Believe it or not, I once got kicked out of the public library. For reading.
It was an hour before the doors officially opened, and I was waiting for my husband, who was a volunteer with the book sale. He’d been told the previous week that they’d be happy for me to volunteer, too. When we got there, we were told that I couldn’t help because I wasn’t on the official list. “Would it be all right for me to stay there and read while I was waiting for him?” “Of course.” I found myself a nice quiet spot out of everybody’s way, and was sitting there minding my own business when I was told I had to leave the building.
I have to say this was no great hardship. It was a beautiful summer day, so I sat outside on a bench under a shady tree and continued reading my book. But for our purposes, feel free to imagine me as a shivering waif caught in the freezing rain, gazing wistfully through the window at the volunteers and librarians gathered around the fireside enjoying mugs of cocoa and hot buttered crumpets.
However you want to picture the scene, here’s the important point: The librarian solved the problem of keeping patrons from entering before the library was officially open. But that wasn’t actually the problem. The real issue was confusion over who was supervising the volunteers. (Just in case any of you are still picturing me as a shivering waif: Don’t worry. It all got straightened out the following week.)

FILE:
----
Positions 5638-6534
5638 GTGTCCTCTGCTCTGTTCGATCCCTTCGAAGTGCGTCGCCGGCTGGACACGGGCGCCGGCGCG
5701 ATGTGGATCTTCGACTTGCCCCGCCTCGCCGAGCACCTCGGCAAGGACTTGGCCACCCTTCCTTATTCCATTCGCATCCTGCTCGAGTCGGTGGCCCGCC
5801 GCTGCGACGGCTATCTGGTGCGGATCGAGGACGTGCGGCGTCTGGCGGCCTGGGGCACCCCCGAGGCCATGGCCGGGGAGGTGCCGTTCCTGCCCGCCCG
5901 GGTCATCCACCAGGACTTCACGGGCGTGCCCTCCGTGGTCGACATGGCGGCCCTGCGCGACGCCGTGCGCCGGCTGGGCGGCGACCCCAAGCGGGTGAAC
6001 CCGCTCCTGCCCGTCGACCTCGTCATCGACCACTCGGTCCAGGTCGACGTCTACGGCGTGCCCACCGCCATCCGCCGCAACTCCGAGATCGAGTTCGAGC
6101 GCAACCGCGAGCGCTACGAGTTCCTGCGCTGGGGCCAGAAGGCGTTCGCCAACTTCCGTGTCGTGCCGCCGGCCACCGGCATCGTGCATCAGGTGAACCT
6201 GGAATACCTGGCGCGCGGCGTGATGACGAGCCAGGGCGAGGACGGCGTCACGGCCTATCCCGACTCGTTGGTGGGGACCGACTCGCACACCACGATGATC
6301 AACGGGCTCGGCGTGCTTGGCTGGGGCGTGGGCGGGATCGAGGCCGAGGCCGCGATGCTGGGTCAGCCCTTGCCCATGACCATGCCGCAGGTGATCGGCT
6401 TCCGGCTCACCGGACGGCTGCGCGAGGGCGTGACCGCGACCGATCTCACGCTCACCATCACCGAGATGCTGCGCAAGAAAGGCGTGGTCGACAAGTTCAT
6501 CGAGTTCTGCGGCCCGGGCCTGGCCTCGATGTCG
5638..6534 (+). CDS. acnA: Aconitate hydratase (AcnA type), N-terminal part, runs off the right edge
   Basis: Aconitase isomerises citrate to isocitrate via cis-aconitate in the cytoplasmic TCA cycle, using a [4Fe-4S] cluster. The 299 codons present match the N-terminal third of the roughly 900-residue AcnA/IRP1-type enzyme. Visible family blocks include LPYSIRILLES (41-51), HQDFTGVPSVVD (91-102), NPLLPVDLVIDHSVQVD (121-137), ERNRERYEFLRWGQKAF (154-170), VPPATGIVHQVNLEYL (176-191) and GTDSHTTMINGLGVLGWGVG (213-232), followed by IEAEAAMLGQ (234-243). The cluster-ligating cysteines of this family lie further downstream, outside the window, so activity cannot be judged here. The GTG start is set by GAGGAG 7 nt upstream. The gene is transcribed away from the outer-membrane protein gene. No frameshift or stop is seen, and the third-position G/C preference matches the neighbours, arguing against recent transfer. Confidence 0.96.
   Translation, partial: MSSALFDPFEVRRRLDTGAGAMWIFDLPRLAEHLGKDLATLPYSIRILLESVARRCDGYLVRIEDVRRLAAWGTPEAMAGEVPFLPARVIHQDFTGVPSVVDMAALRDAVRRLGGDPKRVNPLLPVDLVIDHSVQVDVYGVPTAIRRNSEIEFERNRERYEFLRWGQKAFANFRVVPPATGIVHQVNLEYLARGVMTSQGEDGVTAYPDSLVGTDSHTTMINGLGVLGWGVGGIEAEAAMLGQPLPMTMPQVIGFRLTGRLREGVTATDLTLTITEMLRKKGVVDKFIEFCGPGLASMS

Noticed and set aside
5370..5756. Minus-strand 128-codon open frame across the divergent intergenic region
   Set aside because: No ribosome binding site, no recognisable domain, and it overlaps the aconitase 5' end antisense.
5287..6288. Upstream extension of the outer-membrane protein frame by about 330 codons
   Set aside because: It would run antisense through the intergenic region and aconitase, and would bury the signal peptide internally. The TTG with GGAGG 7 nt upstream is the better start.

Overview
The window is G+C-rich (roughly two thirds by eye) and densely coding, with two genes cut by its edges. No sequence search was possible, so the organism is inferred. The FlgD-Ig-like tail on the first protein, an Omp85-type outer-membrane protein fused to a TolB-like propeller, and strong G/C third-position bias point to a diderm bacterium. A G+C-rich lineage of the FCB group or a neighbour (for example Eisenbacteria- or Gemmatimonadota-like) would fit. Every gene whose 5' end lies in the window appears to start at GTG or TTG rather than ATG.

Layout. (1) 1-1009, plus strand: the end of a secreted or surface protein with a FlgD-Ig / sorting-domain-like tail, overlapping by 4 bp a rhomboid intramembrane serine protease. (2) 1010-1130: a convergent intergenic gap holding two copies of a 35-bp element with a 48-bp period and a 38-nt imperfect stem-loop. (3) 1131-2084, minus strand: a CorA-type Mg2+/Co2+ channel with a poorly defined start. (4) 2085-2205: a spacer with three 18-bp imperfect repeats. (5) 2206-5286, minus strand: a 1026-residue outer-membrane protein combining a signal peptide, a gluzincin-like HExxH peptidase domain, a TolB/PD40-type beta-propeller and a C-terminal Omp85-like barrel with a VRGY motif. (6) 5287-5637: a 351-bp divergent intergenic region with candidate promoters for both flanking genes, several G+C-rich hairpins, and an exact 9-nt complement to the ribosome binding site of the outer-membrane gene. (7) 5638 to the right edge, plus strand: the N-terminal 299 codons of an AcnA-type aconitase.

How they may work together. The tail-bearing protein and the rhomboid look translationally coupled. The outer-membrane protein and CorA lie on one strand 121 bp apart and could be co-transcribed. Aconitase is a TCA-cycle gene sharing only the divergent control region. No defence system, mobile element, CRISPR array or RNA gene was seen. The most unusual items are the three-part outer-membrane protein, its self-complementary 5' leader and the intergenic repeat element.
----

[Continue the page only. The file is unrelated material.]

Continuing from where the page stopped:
This kind of thing happens all the time, doesn’t it? I mean, the particular set of circumstances are unusual. But it’s very common for someone to think they know the solution when they’ve actually misidentified the problem.
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